However, if a carburetor were to have only main jets the low velocity air through the throttle bore under conditions of low manifold vacuum would not draw sufficient fuel to develop adequate power to accelerate the vehicle at an acceptable rate. Modern vehicular carburetors, therefore, have accelerator pumps and vacuum operated power jets which immediately supply additional fuel and alter the air fuel ratio to approximately twelve-to-one or even richer. It is in this range that maximum power is developed. The enrichening devices respond instantaneously to even the most rapid throttle motions whereas the engine accelerates somewhat more slowly because of engine and vehicular inertia. During the time between when the throttle is opened and when the engine develops enough speed to burn the fuel efficiently, exceedingly rich fuel mixtures are attained and fuel is wasted.

Devices for retarding the opening of carburetor throttles are known in the prior art. Attention is particularly directed to U.S. Pat. No. 3,329,135 issued to Brooks Walker and U.S. Pat. No. 3,961,854 issued to Richard E. Barton et al. A primary function of these devices is to retard throttle valve opening as the engine speed increases. This, of course, is in direct opposition to restricting opening during periods of low manifold vacuum as the throttle is abruptly opened and engine speed is too low to utilize the fuel introduced by the power jet or other fuel enrichening devices. Further, such devices are considered hazardous since they restrict acceleration which may be needed in an emergency as might occur during a high speed passing maneuver.

Other related patents describe a solid length between the throttle and a slow acting hydraulic dashpot for controlling throttle closing. U.S. Pat. No. 2,809,623 issued to Fred B. Hall describes an exceedingly complex system which involves modification of the normal fuel mixing system. Throttle changes, opening and closing, are controlled by a system of springs and a hydraulic dashpot. Mechanism is provided for overcoming the springs and producing controlled throttle opening in response to heavy throttle pedal pressure. Immediate closing of the throttle valve in response to the release of pressure from the throttle pedal is mandatory to stop acceleration and to gain benefit of the normal braking function of the engine. When throttle valve closing is controlled by a hydraulic dash pot these engine functions are lost since hydraulic dash pots are inherently slow acting due to the time necessary for the liquid to pass through a check valve or other bypass system. Also, such devices are prone to sticking if the hydraulic fluid thickens as a result of temperature or aging or becomes contaminated. It is obvious that a sticking dash pot controlling throttle closing produces an extremely dangerous situation since the engine could remain at a high speed open throttle position resulting in loss of control of the vehicle by the operator.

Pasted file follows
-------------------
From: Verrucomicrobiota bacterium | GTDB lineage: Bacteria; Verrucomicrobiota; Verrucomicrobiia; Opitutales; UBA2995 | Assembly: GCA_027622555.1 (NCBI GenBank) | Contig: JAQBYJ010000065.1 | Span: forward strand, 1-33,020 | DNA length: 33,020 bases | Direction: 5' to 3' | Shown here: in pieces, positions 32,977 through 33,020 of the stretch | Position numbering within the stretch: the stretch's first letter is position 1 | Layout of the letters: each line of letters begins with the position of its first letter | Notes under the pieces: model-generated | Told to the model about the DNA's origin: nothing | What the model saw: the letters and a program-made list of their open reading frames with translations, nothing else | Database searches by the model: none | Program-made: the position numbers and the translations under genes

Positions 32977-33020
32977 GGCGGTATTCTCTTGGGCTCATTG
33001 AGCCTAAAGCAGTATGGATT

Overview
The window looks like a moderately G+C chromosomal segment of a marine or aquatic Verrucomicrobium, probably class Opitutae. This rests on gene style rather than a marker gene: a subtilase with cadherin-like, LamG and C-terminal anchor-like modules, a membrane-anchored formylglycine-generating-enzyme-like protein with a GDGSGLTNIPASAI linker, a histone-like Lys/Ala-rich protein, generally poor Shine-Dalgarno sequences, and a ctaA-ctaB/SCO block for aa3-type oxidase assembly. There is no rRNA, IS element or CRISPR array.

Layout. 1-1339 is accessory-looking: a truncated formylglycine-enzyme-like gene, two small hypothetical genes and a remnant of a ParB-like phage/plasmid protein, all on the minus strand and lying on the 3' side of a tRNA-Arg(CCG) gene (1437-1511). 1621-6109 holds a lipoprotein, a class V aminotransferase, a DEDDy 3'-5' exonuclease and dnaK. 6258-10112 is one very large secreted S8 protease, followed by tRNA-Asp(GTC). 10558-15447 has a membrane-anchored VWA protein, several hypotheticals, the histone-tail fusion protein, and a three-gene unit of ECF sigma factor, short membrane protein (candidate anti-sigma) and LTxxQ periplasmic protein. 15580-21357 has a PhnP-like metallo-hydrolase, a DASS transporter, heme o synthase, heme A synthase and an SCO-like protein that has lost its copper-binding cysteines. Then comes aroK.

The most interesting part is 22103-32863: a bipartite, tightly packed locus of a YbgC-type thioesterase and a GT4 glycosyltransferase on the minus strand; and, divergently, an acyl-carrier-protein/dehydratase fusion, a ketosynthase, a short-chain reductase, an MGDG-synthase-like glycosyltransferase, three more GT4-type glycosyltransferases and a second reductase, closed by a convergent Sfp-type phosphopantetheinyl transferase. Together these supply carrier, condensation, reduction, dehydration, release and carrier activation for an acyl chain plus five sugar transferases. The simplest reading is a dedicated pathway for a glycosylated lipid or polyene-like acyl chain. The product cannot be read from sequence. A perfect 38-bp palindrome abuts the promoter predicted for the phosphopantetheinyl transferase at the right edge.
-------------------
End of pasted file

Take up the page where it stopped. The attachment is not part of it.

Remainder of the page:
It would be highly advantageous, therefore, to provide improved means for proper control of a carburetor during acceleration while not restricting the normal function thereof during deceleration.

Accordingly, it is a principle object of the present invention to provide a carburetor control device which can be readily and simply installed in connection with pre-existing carburetors or alternately incorporated into new carburetors by the manufacturer.